Wednesday 11 July 2012

The Punctuation of Maths

I do love a bit of cross-curricularism. Although maths will always be my first love, I must admit to being passionate about language too. One of my (many) skills is being able to identify the Latin/Greek/Whatever root of a word and explain the original meaning. Actually, that's just given me an idea for another post...

But anyway, this post isn't about words, it's about punctuation. I am still quite confused about when to use commas, semi-colons, colons, emdashes, endashes etc, although I do find them interesting. Language is very mathematical when you think about it.* But I'm not talking about English grammar here (which is probably a good thing, as I began this sentence with a conjunction), I'm talking about the punctuation of maths.

All of you reading this now, write down what a half is as a decimal. Have you all done it? Yes, even you. Good. Now, type what you just wrote into the search bar on your browser's toolbar (assuming you have one) without pressing enter. If you prefer, type it in a Notepad file. Done? OK.

Compare what you have written and typed. Are they the same? Look specifically at the decimal point. I'm guessing all of you used a full stop for your typed version. What about your handwritten version? Is your point at the bottom, resting on the line, or hovering in the middle? (Some of you may have used a comma instead. I'll get to you later).

In the US, it has always been the norm to use a full stop (or as they call it, a "period") as the decimal mark. So we can assume this is wrong. Kidding! (I have a few readers from the US who I must try not to insult). In Britain (and in British Empire nations) however, the mid dot, or "interpunct", was the standard symbol. However, the full stop was OK to use in typing and printing. The mid dot can be easier to read on lined paper because the point can't be hidden by the line.

There is a problem with the mid dot though. To me, such a mark indicates multiplication (although as far as I can tell this is never used in schools), and the top guys at the SI agree, because they rejected it as the standaard decimal mark.

In the end (well, in 2003), The 22nd General Conference on Weights and Measures declared that "the symbol for the decimal marker shall be either the point on the line or the comma on the line" (yes, comma users, I'll get to you), meaning that officially decimal points and full stops have the same appearance. Some older British people may angrily disagree with this decision. For once I'm not bothered.

OK, the people I was ignoring: some people use commas instead of dots for the decimal mark. Namely, people from non-British Europe, and also some random places like South Africa. This is because originally, a short, vertical mark dash was used as the decimal mark. This evolved into either the comma or the dot. France preferred the comma (presumably because it's more phallic) and the rest of Europe then took sides.

Now, some more writing for you to do. Write down, in figures, the number twenty seven million, five hundred and sixty four thousand, two hundred and fourteen. Done? Good.

Look between the seven and the five. What's there? A comma? A gap? Nothing? (For the Europeans: a dot?)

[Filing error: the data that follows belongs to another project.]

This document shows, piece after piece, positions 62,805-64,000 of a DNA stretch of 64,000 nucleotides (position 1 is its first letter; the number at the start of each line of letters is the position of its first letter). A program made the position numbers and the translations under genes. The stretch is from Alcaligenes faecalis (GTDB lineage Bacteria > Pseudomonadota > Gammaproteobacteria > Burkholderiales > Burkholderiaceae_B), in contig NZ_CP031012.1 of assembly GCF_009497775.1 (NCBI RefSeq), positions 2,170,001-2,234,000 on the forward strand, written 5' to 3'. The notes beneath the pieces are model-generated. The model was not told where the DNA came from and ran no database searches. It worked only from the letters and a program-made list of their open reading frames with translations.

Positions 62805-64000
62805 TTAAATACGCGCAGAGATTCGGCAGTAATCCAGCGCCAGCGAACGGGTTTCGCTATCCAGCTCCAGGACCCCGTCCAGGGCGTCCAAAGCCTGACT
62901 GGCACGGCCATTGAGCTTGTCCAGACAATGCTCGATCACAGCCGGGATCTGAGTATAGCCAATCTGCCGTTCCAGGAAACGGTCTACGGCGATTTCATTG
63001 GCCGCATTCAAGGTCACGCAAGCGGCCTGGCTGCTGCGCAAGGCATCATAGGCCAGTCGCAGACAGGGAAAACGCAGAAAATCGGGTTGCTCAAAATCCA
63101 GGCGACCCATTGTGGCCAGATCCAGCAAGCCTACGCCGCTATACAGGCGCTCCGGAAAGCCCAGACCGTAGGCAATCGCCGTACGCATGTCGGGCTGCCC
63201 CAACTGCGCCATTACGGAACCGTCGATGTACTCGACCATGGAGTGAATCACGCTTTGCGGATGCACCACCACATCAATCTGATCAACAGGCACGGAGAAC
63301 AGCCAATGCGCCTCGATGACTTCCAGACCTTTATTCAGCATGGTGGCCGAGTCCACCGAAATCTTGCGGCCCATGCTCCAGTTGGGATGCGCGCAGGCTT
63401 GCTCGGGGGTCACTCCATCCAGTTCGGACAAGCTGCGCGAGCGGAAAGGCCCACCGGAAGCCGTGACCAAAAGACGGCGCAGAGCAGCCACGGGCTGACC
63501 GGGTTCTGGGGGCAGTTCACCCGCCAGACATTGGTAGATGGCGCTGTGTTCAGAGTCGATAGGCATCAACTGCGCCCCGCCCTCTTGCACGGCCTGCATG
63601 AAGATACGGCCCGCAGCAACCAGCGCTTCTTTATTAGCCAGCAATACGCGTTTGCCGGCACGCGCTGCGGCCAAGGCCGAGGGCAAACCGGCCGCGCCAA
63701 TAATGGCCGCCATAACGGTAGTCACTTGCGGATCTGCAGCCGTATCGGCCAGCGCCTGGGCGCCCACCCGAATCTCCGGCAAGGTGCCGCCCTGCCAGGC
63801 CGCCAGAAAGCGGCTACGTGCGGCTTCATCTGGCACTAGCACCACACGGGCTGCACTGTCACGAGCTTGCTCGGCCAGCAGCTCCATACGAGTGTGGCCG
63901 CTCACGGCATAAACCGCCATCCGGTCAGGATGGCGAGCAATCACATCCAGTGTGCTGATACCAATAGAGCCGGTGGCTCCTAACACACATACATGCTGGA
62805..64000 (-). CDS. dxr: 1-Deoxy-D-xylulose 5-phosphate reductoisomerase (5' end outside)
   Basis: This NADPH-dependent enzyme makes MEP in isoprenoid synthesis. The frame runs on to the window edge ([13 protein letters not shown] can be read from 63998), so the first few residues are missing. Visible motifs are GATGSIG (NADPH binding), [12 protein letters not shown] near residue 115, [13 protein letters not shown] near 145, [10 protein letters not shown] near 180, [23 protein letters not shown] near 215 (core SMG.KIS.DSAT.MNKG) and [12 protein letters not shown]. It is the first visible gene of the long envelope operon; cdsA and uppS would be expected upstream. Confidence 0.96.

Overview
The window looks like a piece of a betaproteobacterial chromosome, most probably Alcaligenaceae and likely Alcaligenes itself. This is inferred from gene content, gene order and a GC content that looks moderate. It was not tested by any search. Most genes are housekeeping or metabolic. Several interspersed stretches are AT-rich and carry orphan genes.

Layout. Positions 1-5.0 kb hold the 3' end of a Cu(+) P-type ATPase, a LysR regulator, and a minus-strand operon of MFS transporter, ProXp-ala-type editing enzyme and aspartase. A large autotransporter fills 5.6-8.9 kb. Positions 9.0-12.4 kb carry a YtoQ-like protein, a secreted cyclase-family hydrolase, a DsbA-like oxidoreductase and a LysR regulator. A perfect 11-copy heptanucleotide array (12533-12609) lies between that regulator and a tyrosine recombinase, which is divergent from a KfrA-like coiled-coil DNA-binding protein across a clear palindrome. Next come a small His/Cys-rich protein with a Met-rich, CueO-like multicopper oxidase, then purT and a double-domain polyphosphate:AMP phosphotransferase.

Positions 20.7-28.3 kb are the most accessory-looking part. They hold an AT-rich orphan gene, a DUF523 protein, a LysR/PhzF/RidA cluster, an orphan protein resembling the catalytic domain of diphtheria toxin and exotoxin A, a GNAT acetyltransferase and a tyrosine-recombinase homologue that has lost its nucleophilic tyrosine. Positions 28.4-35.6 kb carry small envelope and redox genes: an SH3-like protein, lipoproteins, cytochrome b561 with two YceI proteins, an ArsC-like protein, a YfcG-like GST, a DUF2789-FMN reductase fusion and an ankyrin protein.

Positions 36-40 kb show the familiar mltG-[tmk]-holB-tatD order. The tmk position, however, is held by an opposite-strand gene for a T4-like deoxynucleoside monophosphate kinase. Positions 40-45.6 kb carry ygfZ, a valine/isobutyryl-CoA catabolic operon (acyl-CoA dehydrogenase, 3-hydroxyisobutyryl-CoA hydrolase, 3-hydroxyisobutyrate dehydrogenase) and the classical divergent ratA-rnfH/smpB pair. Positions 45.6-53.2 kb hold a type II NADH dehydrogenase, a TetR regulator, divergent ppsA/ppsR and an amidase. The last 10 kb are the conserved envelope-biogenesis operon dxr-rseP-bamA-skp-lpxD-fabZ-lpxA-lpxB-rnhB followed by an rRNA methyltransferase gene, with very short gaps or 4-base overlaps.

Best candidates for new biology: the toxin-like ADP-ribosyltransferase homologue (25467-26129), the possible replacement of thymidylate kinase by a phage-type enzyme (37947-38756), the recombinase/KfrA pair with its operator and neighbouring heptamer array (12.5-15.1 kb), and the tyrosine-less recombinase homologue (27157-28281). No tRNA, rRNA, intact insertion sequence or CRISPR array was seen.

I was always taught at school that you should just leave a space between every three digits, and not put a comma. I had a few reasons given to me for doing this: because a comma could get confused with a decimal point (really?) or because Europeans might think it's a decimal (fair enough). Because I was taught this in school, I get really annoyed when I see people using commas. It's not what you're supposed to do!

I have researched this to check that I am correct, and I have found that the International Bureau of Weights and Measures states that "for numbers with many digits the digits may be divided into groups of three by a thin space, in order to facilitate reading. Neither dots nor commas are inserted in the spaces between groups of three". Officially this space is supposed to be a half space, although I don't know how to do that on MS Word.

I think most maths teachers in the UK would know better than to use commas to separate digits (they jolly well should!) but non-maths teachers may not know this rule or appreciate the importance of it and hence you might find commas in long numbers in Geography lessons. It should be part of a school's numeracy policy that every teacher conforms to this. Otherwise it would be as bad as a non-English teacher using an aberrant apostrophe (which I'm sure NEVER happens). I fully realise that by saying this I am practically begging people to criticise my grammar on this blog. Bring it on!!!

I will leave you with a nice little anagram puzzle:
Rearrange this expression to make another one: "I'm a dot in place".

Emma x x x

*One punctuation thing that annoys me because of its lack of mathematical sense is the " quotation mark. In a book, if someone is talking for a long time, there can be a paragraph break in the middle of their speech. You do not close the speech marks at the end of the paragraph, but you do have to put an open speech mark symbol at the start of the next paragraph. This annoys me because it's like having an open bracket that is never closed. In programming, such a thing is, to my knowledge, always disallowed.

1 comment:

  1. Take a walk on the wild side and create a math trail. The trail consists of a sequence of designated sites along a planned route where students stop to explore mathematics in the environment. help me with math